We’ve spoken before about the numerous changes that Mass Effect Legendary Edition makes to the original Mass Effect, but the one change that seems to be throwing most players for a loop is the ability swap set the game’s “Level Scaling” setting between Classic Mode and Legendary Mode in the options menu.
The game’s menu tells you that “in classic mode, the original 1-60 level range will be used instead of the new 1-30 level range. XP and talent points progression remains the same, but the number of levels is doubled.” It’s understandable the developers wanted to keep that menu explanation as concise as possible, but that brief summary of the differences between those options has also understandably raised some additional questions.
As it turns out, though, the biggest difference between these two modes really comes down to the preferences of individual players. If you’re still trying to figure out which mode you may prefer, though, then here’s our look at the biggest differences between these two options and which one may be right for you.
Mass Effect’s Legendary Mode Lowers the Level Cap From 60 to 30
The heart of the differences between Legendary Mode level scaling and Classic Mode level scaling is each mode’s level cap.
Mass Effect‘s Classic Mode sets the level cap at 60 while Legendary Mode reduces that level cap to 30. More importantly, as you’ve probably guessed from the names, Classic Mode more closely replicates the leveling experience of the original Mass Effect (not accounting for differences enforced by other changes made to the game) while Legendary Mode offers a new kind of leveling experience built around the lowered cap.
Lowering a game’s level cap is an easy enough chance to understand, but it’s when you dive into the specifics that things start to get a little weird.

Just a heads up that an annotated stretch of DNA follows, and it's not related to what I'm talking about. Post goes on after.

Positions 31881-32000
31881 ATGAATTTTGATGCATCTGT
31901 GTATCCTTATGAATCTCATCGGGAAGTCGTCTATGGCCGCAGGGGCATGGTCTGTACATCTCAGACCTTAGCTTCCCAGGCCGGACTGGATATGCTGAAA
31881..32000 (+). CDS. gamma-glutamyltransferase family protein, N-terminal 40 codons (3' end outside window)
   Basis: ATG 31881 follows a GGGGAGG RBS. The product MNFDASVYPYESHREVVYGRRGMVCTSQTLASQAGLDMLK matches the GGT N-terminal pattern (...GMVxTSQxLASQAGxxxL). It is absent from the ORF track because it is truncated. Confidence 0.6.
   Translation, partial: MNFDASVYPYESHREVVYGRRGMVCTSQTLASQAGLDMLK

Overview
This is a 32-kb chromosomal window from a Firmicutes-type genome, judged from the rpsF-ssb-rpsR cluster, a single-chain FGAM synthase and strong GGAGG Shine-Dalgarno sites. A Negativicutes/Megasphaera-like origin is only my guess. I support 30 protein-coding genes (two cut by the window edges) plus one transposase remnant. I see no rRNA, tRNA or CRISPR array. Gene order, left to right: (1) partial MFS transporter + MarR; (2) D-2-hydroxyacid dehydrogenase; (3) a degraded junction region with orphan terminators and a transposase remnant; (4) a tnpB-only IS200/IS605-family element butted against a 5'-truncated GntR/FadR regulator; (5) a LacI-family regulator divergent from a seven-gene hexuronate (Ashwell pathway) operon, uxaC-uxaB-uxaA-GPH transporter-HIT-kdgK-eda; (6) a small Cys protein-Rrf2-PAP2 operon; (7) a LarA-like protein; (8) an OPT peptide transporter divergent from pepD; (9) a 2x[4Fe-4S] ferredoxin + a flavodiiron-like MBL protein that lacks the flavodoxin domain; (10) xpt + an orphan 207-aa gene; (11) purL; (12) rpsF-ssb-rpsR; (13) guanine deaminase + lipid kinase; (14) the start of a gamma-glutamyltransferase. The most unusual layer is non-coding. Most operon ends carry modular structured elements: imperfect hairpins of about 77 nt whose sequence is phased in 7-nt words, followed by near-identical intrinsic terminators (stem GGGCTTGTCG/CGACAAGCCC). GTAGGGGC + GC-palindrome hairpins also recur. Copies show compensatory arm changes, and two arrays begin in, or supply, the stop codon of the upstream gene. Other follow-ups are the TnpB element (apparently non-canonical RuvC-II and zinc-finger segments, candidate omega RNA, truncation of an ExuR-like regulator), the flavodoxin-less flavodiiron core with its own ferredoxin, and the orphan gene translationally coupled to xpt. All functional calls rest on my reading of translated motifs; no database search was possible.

Mass Effect’s Legendary Mode Offers More Skill Points Less Often
In order to compensate for the lowered level cap, Mass Effect’s Legendary Mode increases the number of skill points you earn when you reach a new level. It seems that the idea is that you receive twice as many skill points per level than in Classic Mode (which makes sense given that the level cap has been “halved” in Legendary Mode), but as we’re going to discuss in a second, there’s some debate regarding the specifics of how skill point distribution actually works.
The more important factor to consider is how “fast” you will level in each mode. In Classic Mode, you’ll level up more often, but you’ll receive fewer skill points with each new level. In Legendary Mode, you’ll level up less often, but, as noted, you’ll receive more points with each new level.
As you can probably tell, the two modes are trying to offer a “separate, but equal” kind of leveling experience (at least up until a point). So why have a new level scaling option in the first place? Well, the Legendary Mode changes are largely based on how players reached the original level 60 cap in the first Mass Effect.